Christ's Gift, Our Response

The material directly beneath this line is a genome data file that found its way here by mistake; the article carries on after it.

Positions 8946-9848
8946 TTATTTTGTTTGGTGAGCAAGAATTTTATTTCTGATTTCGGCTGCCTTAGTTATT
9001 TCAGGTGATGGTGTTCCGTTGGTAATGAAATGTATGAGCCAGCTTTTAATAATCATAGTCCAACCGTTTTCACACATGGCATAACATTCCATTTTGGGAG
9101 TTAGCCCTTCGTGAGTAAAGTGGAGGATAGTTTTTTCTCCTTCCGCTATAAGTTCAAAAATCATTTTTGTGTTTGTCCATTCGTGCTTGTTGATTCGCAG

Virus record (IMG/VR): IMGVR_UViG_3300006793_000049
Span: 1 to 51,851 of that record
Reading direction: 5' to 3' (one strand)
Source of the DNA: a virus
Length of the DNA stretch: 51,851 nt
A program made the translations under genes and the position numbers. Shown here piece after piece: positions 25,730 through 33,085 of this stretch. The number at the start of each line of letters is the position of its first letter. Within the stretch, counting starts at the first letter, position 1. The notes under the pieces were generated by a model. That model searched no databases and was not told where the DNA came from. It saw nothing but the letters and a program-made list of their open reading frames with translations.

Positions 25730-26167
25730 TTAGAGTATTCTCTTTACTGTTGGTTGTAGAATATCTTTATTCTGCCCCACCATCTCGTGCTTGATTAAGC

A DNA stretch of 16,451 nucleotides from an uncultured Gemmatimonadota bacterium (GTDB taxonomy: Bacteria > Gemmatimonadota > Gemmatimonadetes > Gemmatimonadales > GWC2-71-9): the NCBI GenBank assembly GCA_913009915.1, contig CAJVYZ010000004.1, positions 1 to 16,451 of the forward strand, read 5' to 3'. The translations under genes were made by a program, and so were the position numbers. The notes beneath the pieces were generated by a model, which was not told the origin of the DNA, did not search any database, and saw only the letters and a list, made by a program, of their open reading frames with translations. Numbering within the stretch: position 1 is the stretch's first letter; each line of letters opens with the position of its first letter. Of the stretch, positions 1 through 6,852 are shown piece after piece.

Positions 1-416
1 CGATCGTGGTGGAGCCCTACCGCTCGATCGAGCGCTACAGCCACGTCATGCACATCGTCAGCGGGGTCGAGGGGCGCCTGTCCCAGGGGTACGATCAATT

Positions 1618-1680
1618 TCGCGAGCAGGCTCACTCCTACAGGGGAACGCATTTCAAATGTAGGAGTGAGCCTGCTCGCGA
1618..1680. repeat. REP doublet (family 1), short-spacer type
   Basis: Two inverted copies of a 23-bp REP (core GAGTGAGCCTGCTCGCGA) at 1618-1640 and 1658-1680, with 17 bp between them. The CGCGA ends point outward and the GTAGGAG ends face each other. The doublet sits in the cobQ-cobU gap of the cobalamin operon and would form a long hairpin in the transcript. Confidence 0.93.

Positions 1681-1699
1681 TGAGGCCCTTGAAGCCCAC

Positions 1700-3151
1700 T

This dissertation forges a conversation between Martin Luther and Louis-Marie Chauvet on the connection between sacraments and ethics. In conducting an ecumenical conversation concerning the nature and implications of this connection, the dissertation strives to name and develop theological resonances between the two thinkers that provide new ways forward in areas where formal Lutheran-Roman Catholic dialogues have either been historically quite difficult (sacramental theology) or largely silent (ethics). The first chapter of the dissertation locates the project within the field of liturgy and ethics, especially as it developed through the Liturgical Movement in the United States in the 20th century. The chapter then moves to outlining the philosophical background of Chauvet and the hermeneutical lens through which the dissertation approaches Luther. The dissertation reads Chauvet as a faithful Roman Catholic who nevertheless wishes to re-cast sacramental theology in terms distinct from reigning Thomistic categories, and it approaches Luther through the Finnish School of Luther Interpretation, a movement that, analogously to Chauvet, has re-cast Luther's theology in terms distinct from more traditional readings of Luther. The second chapter moves to Luther himself in earnest. Outlining his sacramental theology and arguing that the way he conceives of the connection of sacraments to ethics is as unification with Christ, the chapter poises Luther for conversation with Chauvet. Likewise, the third chapter summarizes Chauvet's theology in terms of his treatment of the symbol and the symbolic, his theological anthropology, and finally his sacramental understanding of symbolic exchange and its connection to ethics. The fourth chapter builds upon the substance of the second and third chapters by actually conducting the conversation that is the dissertation's ultimate goal. Beginning by arguing that the nexus point between the two theologians is their conviction that gratuitousness and graciousness provide the ground for sacramental theology, the chapter uses that nexus to allow Chauvet and Luther to enrich each other's theologies. Specifically, tensions exist in the theological anthropologies of both Luther and Chauvet that can be eased by allowing each to inform the other. Similarly, the concept of communal ethics and the role of the sacramental community in society provide fertile ground for the theologians' mutual enrichment. The dissertation ends by gesturing toward further implications of the discussion, and by outlining possible avenues for future work.